“Isn’t it good for my pelvic floor to be tight? Isn’t a tight pelvic floor a strong pelvic floor?” These are two questions we are often asked, and the answer to both is NO! More and more commonly we are diagnosing pelvic floor muscle overactivity as a contributing factor to bladder and bowel dysfunction, pelvic pain and dyspareunia. Shan and Leonie attended a workshop at the International...

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Fluid Intake And OAB: Less Is More!

Many health professionals endorse drinking 2 litres of water each day, despite a lack of scientific evidence to support this1. In patients with overactive bladder (OAB), excessive fluid intake is known to exacerbate urinary frequency and urgency. A new systematic review has just been published, investigating fluid intake and OAB, and the results are fascinating.

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Better Bowels With Rectal Balloon Biofeedback

Rectal balloon therapy is emerging as an exciting biofeedback tool to effectively treat a variety of benign anorectal disorders. Wald and co-authors recently published the American College of Gastroenterology Clinical Guideline: Management of Benign Anorectal Disorders1, and strongly recommended the use of biofeedback with rectal balloon therapy for treatment of defecatory disorders, chronic...

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Faecal Incontinence: The Role Of Ageing And Gender

Faecal incontinence (FI) affects up to 1 in 5 Australian men and 1 in 8 Australian women. This is higher than the prevalence of diabetes (6%) and asthma (11%). Dr Danette Wright, colorectal clinical fellow, recently delivered a fascinating presentation at the Continence Foundation Australia NSW State Meeting, discussing the role of ageing and gender in FI. Males and females are both affected by...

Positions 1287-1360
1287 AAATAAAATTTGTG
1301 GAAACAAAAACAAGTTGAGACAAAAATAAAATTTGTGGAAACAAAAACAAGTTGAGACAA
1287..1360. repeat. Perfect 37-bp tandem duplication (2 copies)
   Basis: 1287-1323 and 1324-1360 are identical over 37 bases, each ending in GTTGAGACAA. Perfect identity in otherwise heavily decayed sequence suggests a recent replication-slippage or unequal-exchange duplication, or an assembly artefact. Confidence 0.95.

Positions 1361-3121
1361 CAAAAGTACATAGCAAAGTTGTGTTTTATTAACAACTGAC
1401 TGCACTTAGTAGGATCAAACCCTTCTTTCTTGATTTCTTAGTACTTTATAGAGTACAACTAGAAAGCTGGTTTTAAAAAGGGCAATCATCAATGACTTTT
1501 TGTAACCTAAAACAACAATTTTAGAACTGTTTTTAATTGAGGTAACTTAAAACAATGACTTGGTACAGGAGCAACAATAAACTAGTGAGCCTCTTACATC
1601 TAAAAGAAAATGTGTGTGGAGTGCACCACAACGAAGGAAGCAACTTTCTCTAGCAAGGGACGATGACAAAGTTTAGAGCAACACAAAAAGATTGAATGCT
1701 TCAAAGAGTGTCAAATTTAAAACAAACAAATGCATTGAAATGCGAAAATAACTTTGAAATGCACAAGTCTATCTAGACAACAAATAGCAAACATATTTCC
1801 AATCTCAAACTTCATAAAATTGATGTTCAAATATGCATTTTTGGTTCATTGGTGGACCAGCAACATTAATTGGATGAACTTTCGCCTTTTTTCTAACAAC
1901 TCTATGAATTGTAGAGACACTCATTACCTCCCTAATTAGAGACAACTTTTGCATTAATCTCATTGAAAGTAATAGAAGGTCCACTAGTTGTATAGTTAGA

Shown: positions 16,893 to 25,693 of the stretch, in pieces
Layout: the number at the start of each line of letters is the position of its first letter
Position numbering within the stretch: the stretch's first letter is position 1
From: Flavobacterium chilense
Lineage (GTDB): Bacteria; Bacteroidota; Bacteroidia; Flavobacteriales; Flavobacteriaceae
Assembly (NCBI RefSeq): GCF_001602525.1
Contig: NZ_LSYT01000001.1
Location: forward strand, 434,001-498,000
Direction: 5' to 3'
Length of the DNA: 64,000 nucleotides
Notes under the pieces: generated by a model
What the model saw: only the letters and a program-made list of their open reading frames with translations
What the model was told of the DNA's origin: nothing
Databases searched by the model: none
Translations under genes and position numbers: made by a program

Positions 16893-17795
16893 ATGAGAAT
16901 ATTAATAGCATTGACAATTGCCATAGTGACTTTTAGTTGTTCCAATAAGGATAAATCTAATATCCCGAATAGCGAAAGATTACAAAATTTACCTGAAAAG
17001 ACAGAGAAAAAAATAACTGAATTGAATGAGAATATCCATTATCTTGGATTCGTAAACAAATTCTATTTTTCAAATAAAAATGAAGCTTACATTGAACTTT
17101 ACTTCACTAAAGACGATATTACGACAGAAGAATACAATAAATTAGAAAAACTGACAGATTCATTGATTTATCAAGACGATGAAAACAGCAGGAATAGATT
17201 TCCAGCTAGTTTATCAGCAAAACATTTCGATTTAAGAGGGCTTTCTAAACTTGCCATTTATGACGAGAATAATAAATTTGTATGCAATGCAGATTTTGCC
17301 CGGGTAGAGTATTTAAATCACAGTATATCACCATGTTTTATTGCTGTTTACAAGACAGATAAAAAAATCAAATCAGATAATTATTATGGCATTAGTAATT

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Weight Loss: The "Wonder Drug” For Incontinence

Australians are getting fatter, with 7 in 10 Australian men, 1 in 2 women and 1 in 4 children now being overweight or obese. Unfortunately these numbers are continuing to rise. Dr Lucy Bates, Urogynaecologist at Westmead Hospital in Sydney, recently presented at the Continence Foundation Australia NSW State Meeting, exploring the relationship between obesity and incontinence, and what we can do...

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Case Study: The Power of “Explaining” Pelvic Pain

Tracey was referred to WMHP with dyspareunia, vulvodynia, and pelvic floor muscle dysfunction following gynaecological surgery. This case study explores the impact of psychological and social factors on Tracey’s pain experience. It highlights the importance of following a biopsychosocial approach incorporating therapeutic neuroscience concepts when developing an effective treatment program....

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PFD In Sportswomen: A Silent Epidemic